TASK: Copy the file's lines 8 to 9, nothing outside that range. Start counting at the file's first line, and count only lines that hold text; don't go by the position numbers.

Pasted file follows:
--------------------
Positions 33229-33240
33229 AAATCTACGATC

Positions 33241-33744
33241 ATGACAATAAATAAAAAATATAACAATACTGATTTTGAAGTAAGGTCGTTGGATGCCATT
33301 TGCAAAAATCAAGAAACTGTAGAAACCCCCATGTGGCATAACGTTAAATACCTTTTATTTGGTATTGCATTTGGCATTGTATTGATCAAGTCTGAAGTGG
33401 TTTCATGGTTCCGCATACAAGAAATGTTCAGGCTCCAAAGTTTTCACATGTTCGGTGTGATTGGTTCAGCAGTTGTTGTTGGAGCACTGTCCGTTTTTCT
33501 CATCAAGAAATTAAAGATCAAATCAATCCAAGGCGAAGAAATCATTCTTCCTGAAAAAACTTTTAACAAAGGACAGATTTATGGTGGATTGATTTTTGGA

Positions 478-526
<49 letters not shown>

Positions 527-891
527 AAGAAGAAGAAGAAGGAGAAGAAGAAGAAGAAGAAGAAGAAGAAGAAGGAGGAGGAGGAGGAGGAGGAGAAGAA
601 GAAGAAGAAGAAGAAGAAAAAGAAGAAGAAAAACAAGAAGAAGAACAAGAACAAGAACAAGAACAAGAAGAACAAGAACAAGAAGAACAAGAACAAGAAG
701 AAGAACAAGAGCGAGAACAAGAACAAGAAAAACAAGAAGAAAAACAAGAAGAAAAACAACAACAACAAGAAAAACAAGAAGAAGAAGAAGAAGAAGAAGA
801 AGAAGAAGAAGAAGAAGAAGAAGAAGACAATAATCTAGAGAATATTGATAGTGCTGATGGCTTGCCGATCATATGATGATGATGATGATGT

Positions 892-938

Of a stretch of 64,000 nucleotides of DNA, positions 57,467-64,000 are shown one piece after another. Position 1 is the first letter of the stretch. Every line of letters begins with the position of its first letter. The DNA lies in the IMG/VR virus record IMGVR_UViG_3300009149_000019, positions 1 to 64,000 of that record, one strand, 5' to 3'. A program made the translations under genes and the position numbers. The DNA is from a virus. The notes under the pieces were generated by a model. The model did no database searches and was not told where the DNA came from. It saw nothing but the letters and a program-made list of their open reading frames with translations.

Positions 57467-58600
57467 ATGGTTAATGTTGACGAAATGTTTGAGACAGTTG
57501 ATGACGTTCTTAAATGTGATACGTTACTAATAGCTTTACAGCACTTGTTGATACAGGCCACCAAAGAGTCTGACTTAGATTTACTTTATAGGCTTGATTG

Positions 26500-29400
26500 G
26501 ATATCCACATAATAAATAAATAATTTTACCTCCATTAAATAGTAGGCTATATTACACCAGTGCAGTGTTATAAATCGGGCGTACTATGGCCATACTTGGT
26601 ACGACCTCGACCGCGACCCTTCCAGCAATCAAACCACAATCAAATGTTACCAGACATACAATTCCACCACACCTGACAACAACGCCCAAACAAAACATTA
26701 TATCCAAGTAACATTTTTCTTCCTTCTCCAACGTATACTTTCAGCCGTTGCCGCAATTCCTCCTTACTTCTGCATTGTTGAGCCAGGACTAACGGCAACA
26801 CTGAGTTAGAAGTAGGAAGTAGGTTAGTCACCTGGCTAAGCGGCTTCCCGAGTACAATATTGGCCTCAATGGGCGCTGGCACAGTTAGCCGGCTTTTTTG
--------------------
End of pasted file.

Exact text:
Positions 478-526
<49 letters not shown>